I saw an article on a colleague’s Facebook page last night and had to share it. A story in the Chicago Maroon, the student newspaper of the University of Chicago, describes the long ordeal of violinist Alison Dalton, whose vision suddenly deteriorated while on tour with the CSO in Hong Kong. She was later described as having Bull’s Eye Maculopathy, a condition of discolored rings of damaged tissue that appear on the retina, which often causes “gaps” in a person’s vision. Ms. Dalton’s gap was in the center of her vision.
She took a medical leave from the CSO in 2013 and investigated the cause of her vision loss, to no avail. She also started experimenting with ways in which she could read orchestral music.
She began exploring computerized music stands, which are capable of magnifying digitized sheet music up to many times its original size.
Through trial and error, Dalton determined how her musical display would need to present the music in order to work effectively. First of all, it would need a large-display touchscreen with an editing software, so she could mark up the music during rehearsal. And as an orchestral musician, Dalton also wanted the screen itself to be discreet enough that she could play without attracting undue attention to herself. Lastly, said touchscreen would need to be able to reproduce sheet music exactly as it appeared on the page—which is where Dalton ran into trouble.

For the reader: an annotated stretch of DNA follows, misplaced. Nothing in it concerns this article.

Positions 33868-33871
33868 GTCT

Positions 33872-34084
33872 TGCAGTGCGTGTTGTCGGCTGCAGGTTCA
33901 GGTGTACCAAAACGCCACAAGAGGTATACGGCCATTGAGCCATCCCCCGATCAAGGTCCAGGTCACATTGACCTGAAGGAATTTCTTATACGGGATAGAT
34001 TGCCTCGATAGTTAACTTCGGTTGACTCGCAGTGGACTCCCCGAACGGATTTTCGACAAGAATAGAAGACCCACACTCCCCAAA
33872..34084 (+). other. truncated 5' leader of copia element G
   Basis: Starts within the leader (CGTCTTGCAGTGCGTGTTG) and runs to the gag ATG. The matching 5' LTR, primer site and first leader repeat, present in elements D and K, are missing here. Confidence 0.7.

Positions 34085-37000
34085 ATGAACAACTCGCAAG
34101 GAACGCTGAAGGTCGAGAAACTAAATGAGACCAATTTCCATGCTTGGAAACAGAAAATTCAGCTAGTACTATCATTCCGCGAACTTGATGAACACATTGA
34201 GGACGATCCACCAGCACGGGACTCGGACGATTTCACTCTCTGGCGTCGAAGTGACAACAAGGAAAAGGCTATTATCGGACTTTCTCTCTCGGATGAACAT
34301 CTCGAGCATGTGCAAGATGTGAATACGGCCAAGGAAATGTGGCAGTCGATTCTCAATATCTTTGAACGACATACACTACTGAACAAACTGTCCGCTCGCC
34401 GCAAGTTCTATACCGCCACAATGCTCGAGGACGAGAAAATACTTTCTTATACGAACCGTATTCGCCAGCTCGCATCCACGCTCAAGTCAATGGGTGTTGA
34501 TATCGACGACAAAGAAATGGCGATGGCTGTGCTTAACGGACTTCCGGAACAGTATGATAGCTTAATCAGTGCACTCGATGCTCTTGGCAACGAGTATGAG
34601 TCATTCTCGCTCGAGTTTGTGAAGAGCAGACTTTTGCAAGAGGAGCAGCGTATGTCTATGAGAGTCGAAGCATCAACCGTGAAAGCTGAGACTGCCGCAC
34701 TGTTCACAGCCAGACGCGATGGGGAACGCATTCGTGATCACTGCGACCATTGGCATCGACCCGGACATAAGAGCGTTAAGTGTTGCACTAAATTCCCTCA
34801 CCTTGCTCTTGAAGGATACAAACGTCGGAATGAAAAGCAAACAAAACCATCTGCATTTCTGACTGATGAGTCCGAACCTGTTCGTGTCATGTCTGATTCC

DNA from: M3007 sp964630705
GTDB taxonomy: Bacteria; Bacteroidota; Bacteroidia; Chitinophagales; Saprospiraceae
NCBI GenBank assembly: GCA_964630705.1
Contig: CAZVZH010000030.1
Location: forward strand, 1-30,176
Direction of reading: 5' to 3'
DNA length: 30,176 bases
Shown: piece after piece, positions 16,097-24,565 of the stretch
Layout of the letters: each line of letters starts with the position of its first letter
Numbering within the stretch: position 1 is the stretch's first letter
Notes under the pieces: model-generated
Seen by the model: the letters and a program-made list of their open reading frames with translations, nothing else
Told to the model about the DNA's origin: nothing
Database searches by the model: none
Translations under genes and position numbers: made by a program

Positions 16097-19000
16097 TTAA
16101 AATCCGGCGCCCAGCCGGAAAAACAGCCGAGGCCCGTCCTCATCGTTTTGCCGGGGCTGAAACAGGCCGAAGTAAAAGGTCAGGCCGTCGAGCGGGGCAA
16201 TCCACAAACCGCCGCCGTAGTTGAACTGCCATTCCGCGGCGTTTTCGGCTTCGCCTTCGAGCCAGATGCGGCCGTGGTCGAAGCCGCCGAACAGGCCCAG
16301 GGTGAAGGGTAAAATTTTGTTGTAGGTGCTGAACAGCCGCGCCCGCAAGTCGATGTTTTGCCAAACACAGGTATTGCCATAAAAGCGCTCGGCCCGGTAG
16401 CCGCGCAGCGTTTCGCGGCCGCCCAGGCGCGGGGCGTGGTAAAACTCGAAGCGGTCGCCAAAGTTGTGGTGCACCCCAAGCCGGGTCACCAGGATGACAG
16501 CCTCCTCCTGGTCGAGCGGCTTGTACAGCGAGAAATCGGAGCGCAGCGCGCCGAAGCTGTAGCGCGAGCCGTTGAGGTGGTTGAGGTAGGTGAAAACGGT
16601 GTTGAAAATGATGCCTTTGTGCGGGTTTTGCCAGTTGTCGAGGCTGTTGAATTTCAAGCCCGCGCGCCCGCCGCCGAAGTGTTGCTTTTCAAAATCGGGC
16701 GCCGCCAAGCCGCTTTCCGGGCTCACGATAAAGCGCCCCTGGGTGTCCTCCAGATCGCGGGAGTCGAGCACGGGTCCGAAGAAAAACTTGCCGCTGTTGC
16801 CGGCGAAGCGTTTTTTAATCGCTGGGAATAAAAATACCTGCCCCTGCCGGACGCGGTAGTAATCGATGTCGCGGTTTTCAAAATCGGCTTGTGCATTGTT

“We used digitized music for a while . . . but my eyes weren’t recognizing the music… The caveat? Every existing technology used digitized music, which, to Dalton’s eye, looked completely foreign.
Ultimately, with the help of Joy Bergelson of the University of Chicago’s Department of Ecology and Evolution, Ms. Dalton did find a unique technological solution that permitted her to return to her position as a violinist with the Chicago Symphony in June, 2014.
It’s a wonderful story of perseverance, ingenuity, and a violinist driven by her love of music.